Thousands of miles away from home, two Fort Drum soldiers became American citizens in Afghanistan.
The two 10th Mountain Division soldiers, Spc. Khun Hein and Sgt. Jennifer Santos-Bryant, were among the 11 service members attaining their citizenship Wednesday at a naturalization ceremony at Bagram Airfield, listed as one of the last such ceremonies to take place before the deadline for major American activity in the country to cease at the end of 2014.
Spc. Hein, originally from Burma, first came to the U.S. with his family in 2008, settling in the Fort Wayne, Ind., area. He joined the Army in July 2012, and now serves as a truck driver with the G Company, 710th Brigade Support Battalion, 3rd Brigade Combat Team.
This is going to be my favorite, very special day, he said. Its going to be a very big step in my life. Im really excited about it.
Comments from the two soldiers, along with remarks from the ceremony, were distributed through the Regional Command-East public affairs office.
Spc. Hein said his family, which includes five siblings, initially was concerned he would not be able to serve because of his troubles learning English. Since he has joined, he said, his family has been proud of him, and they supported his new citizenship. He is only the second member of his family to become a U.S. citizen.
With his new citizenship, he said, he looked forward to pursuing his dreams, along with more routine parts of citizenship such as voting.
I have more opportunities to do everything, he said.
The second division soldier naturalizing Wednesday, Sgt. Jennifer Santos-Bryant, serves as an automated logistical specialist with the 4th Battalion, 25th Field Artillery, 3rd Brigade Combat Team. Originally from Mexico, Sgt. Santos-Bryant grew up in Los Angeles, Calif.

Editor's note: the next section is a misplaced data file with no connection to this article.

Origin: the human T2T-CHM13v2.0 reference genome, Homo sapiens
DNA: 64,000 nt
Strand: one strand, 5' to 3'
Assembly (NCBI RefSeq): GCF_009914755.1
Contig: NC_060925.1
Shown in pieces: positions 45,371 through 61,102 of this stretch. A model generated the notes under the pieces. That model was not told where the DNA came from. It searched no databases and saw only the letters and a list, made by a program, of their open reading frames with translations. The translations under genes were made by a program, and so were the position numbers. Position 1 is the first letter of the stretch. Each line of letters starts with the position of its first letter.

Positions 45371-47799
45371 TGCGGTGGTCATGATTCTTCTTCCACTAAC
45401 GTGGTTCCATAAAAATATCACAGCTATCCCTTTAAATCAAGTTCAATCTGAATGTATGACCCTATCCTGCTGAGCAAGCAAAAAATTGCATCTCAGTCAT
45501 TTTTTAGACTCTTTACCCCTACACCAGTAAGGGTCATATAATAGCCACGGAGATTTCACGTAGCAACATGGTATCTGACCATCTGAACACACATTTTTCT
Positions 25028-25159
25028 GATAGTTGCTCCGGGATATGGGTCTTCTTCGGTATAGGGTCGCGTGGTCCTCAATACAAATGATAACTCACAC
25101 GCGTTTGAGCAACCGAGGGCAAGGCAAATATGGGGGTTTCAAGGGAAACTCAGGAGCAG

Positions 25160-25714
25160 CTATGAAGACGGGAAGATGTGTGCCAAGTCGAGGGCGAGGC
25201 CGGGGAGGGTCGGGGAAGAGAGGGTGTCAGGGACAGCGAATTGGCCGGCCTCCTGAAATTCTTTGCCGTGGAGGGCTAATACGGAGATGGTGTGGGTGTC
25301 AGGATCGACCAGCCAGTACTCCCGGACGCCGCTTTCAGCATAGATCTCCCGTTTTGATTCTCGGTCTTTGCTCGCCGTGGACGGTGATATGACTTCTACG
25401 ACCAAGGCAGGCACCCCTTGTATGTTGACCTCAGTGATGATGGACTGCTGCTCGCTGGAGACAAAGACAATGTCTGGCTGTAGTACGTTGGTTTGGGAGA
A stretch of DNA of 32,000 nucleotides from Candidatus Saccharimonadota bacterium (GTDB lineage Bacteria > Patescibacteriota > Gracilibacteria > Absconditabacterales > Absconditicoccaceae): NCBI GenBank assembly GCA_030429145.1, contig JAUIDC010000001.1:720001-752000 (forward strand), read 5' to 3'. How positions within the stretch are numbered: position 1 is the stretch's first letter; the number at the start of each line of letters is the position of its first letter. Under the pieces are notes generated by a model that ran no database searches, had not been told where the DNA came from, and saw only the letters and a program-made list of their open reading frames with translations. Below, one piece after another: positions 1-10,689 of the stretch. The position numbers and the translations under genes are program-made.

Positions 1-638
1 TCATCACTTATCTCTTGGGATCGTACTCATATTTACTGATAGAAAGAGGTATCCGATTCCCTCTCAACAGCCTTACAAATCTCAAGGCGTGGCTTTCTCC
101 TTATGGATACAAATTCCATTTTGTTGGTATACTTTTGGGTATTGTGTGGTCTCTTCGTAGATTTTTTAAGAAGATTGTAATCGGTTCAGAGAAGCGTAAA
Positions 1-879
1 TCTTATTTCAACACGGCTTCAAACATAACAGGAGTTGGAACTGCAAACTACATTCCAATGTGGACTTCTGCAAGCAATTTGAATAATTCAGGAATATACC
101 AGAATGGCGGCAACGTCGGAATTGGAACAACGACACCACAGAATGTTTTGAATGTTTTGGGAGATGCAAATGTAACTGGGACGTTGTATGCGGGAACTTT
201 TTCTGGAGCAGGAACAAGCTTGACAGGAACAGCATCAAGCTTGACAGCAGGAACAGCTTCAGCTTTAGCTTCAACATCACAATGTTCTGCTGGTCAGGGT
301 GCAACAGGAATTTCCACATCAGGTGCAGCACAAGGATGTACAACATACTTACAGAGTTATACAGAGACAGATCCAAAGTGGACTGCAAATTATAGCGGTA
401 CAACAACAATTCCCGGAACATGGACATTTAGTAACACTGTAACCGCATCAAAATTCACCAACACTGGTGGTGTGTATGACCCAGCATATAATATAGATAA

She had a special surprise during the day: Her husband, Sgt. Jason Bryant, also deployed with the divisions 3rd Brigade, flew in specially for the ceremony from his forward operating base south of Bagram.
I didnt expect him to be here, she said.
P. Michael McKinley, the deputy U.S. ambassador to Afghanistan, told the new citizens at the ceremony they were making history with their service.
Your children and grandchildren will open a textbook one day to learn how you contributed to Americas freedom and security, as well as to that of Afghanistan, a country that is rebuilding after more than 30 years of conflict, he said.
Other countries represented at the naturalization ceremony were Liberia, Philippines, Nigeria, Channel Islands and Trinidad and Tobago.
Since September 2002, U.S. Citizenship and Immigration Services has naturalized 89,095 members of the military, with 10,719 of the service members becoming citizens in 28 different countries outside of America, according to internal statistics.